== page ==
Sometimes we get triggered, and we’re not quite ourselves.

We may LOOK like ourselves. (Or maybe not.) 

But we’re not making decisions from who we are, what we know, what we value. Not in that moment of being triggered. 

Almost everybody reading this has been there. 

The trigger may not be a huge thing. It may not be a thing we think we “should” get triggered by. 

Turns out our nervous system doesn’t really give a sh*t about “should.” 

We get triggered, and we see red. 

Or, maybe we don’t see much of anything at all; maybe through the magic of dissociation, we’re suddenly placidly orbiting the planet Neptune, idly wondering what n the world is going on back on that little third rock from the sun they call Earth. 

Either way: everyone reading this has probably said or done something when triggered, that we weren’t so thrilled about afterward. 

And the b*tch of it is, the people around us assume that what we said or did really represented who we are, what we think, or what we want— because THEY’RE not inside our head. THEY don’t know we were triggered. 

For a subset of people, they don’t even care that we were triggered. They’ll tell us that, triggered, or not, our words and our behavior are our words and our behavior— and we have to accept responsibility for them.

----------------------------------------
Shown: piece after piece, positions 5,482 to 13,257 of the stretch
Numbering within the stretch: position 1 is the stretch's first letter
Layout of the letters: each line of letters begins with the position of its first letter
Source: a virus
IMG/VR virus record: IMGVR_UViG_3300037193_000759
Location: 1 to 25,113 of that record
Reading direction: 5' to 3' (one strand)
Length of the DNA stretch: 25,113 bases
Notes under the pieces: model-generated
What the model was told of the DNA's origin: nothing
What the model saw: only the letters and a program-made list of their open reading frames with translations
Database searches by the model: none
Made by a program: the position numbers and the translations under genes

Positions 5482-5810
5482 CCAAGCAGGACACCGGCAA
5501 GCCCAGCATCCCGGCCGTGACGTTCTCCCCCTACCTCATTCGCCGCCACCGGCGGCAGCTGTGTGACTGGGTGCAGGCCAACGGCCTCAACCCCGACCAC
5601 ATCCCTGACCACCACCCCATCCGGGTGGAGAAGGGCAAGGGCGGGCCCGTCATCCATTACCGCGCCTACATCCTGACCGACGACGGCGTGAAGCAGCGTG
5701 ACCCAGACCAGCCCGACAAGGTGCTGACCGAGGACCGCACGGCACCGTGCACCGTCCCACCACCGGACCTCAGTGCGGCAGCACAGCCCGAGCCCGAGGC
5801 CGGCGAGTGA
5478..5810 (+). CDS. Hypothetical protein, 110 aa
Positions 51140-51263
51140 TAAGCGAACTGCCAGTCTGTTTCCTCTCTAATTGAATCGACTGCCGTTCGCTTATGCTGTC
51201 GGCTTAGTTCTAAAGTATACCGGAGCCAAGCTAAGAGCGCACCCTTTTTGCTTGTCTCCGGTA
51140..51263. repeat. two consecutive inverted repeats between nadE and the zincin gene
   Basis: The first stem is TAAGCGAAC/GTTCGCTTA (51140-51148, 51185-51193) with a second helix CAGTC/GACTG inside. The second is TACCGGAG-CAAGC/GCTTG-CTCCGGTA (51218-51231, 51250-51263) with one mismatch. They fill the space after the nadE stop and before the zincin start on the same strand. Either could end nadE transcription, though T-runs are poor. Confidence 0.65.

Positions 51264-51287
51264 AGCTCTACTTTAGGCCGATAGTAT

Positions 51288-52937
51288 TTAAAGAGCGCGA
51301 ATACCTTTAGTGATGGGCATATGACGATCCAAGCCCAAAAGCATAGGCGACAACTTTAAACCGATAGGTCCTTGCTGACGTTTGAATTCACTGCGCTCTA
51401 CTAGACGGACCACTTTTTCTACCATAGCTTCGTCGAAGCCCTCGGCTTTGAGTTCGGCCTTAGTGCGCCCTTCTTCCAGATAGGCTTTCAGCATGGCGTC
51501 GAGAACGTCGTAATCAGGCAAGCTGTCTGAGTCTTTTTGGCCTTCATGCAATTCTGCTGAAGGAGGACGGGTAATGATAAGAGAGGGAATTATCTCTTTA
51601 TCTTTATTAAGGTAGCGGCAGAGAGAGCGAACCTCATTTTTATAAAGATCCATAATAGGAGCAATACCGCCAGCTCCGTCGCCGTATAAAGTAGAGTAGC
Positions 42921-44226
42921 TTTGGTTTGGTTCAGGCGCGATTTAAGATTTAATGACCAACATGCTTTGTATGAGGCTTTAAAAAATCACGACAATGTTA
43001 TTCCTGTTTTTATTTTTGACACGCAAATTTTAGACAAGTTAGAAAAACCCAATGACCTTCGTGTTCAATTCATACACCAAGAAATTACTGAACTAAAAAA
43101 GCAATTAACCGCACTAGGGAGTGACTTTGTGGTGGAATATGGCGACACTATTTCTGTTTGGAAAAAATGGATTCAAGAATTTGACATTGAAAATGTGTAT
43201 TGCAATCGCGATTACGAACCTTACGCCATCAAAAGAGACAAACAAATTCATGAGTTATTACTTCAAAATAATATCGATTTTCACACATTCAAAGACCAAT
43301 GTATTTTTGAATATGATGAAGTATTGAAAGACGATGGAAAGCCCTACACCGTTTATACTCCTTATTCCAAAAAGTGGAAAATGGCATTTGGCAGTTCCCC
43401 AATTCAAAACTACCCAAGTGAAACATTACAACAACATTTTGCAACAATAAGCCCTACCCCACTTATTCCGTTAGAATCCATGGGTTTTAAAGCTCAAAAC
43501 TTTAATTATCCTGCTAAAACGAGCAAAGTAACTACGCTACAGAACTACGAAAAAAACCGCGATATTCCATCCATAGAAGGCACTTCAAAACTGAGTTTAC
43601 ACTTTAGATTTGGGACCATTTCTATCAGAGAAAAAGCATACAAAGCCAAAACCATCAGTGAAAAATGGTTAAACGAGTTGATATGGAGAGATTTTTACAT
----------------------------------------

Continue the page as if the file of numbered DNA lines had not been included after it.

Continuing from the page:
I don’t necessary disagree with that. Of course we’re always responsible for what we say and do. Though I think questions of true agency and “responsibility” get a little more complicated when trauma responses are in the mix than some people like to admit. 

Whether other people “get” what triggers are or what they do to us is kind of irrelevant. 

If they don’t get it, they don’t get it. We can’t make them get it. I WISH we could “make” anyone understand, well, anything. 

But it’s really important that WE understand that we’re not ourselves when we’re triggered. 

It’s real important that WE not pass judgment on ourselves for what we say or do when we’re triggered. 

And, yes— we can take responsibility without passing judgment. 

Lots of times we get down on ourselves for what we say and do when we’re triggered. 

We’re hard on ourselves. 

We judge ourselves— often harshly. 

We call ourselves “crazy.” 

We ask ourselves who ARE we, even if we behave like THAT? 

I’ll tell you who you are: you’re someone whose nervous system is vulnerable to post traumatic triggers. 

No more; no less. 

Do we act “crazy” sometimes, at least compared to who we are and what we’re all about when we’re in a stable, grounded place? Sure. 

Does that mean that’s “really” who we are? Of course not. 

Don’t judge yourself by what you did when you were desperate, and don’t judge yourself by what you did when you were triggered. 

Trauma reactions in response to triggers are REFLEXES. They’re part of the post traumatic INJURY you sustained. They’re not choices. 

It’s a hard pill to swallow, but maybe you DIDN’T have a choice in the moment you were triggered. 

But you DO have a choice now— how to talk to yourself about what happened, and what to do next. 

Just do the next right thing. 

Leave a Reply

Fill in your details below or click an icon to log in: Logo

You are commenting using your account. Log Out /  Change )

Facebook photo

You are commenting using your Facebook account. Log Out /  Change )

Connecting to %s